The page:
If a person is injured by a drunk driver, who is liable? Obviously, the person driving drunk could be sued if he negligently caused an accident that resulted in Plaintiff’s injuries. However, the person or establishment that gave the driver the alcohol in the first place could also be held responsible. If the drunk driver was noticeably intoxicated and the bar continued to sell him alcohol, the injured person may have a claim. The rule is that one who sells intoxicating beverages for on-premises consumption is under a duty of care to third persons not to sell to noticeably intoxicated persons.
Further, if the car that the driver was operating is owned by another, the owner could be held liable for negligent entrustment. This is true even if the the driver is not drunk at the time he in entrusted with the car. The owner can still be liable if the owner knows that the driver had a history of drunk driving. Similarly, one who provides a car to a minor who is unfit to drive may also be liable if the minor causes an accident.
Most cases of negligent entrustment involve giving a dangerous thing to a person whom the entruster knows or should know would be apt to use it in a dangerous way – things like guns, or knives, or cars, or cigarette lighters. In negligent entrustment cases the owner provides a car to an already intoxicated person, with the resulting dangerous combination of driving and alcohol. In the alcohol dispenser cases, the order is reversed: the owner of the alcohol sells it to someone who already has a car, but the resulting dangerous combination is the same.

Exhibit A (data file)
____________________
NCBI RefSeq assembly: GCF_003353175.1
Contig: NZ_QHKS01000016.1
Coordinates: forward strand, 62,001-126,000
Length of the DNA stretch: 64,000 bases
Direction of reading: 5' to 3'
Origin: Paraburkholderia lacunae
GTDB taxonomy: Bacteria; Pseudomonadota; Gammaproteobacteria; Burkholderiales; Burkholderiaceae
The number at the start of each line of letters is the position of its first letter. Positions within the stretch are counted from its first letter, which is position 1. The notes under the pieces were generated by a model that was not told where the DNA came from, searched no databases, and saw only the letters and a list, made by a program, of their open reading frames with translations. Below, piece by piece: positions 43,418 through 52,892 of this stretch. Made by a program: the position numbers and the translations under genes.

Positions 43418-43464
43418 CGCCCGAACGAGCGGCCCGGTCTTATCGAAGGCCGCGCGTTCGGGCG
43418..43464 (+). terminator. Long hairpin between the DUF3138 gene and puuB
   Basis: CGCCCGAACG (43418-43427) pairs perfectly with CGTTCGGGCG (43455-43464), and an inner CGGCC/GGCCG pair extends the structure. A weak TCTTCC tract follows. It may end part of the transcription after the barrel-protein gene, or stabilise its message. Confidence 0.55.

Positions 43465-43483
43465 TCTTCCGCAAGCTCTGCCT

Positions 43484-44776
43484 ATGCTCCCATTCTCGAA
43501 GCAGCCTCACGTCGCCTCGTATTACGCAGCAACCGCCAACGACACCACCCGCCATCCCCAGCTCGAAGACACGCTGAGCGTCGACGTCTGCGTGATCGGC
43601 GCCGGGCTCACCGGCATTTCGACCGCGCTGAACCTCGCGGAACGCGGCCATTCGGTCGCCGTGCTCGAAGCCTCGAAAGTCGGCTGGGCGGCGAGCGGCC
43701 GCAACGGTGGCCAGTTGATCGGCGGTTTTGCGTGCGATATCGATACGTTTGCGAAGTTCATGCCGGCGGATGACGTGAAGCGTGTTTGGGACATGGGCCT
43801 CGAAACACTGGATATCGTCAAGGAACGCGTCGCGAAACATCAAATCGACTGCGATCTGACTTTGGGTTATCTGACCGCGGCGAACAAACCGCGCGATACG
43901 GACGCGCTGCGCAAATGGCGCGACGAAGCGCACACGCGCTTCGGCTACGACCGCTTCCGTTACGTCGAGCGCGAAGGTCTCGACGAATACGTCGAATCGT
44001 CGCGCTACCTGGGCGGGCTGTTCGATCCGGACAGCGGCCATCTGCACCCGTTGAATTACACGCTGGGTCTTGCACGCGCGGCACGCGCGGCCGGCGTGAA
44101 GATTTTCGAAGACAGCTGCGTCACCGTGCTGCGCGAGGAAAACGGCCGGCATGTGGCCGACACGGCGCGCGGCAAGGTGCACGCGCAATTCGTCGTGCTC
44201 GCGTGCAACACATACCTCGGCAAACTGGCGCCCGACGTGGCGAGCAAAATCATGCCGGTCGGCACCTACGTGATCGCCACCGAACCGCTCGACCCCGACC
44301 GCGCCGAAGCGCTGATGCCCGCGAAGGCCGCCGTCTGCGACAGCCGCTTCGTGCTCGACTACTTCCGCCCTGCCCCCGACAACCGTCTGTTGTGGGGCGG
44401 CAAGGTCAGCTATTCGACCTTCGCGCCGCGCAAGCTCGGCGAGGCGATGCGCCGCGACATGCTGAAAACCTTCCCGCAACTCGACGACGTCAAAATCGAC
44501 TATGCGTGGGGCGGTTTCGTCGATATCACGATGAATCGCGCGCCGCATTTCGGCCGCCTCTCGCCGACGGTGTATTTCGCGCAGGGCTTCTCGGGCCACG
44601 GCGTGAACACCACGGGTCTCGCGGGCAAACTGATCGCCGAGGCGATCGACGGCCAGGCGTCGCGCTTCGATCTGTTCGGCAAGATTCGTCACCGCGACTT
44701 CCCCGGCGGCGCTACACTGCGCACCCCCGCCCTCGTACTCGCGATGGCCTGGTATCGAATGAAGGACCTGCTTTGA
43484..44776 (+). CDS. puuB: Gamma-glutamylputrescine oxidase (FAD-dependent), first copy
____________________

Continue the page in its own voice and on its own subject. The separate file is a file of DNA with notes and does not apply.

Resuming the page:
In order to prove a claim for negligent entrustment, the Plaintiff must prove 1) the driver was negligent in operating the vehicle, 2) the defendant was the owner of the vehicle, 3) the defendant knew or should have known the driver was incompetent or unfit to drive the vehicle, 4) the defendant permitted the driver to use the vehicle and 5) the driver’s incompetence was a substantial factor in causing harm to the plaintiff.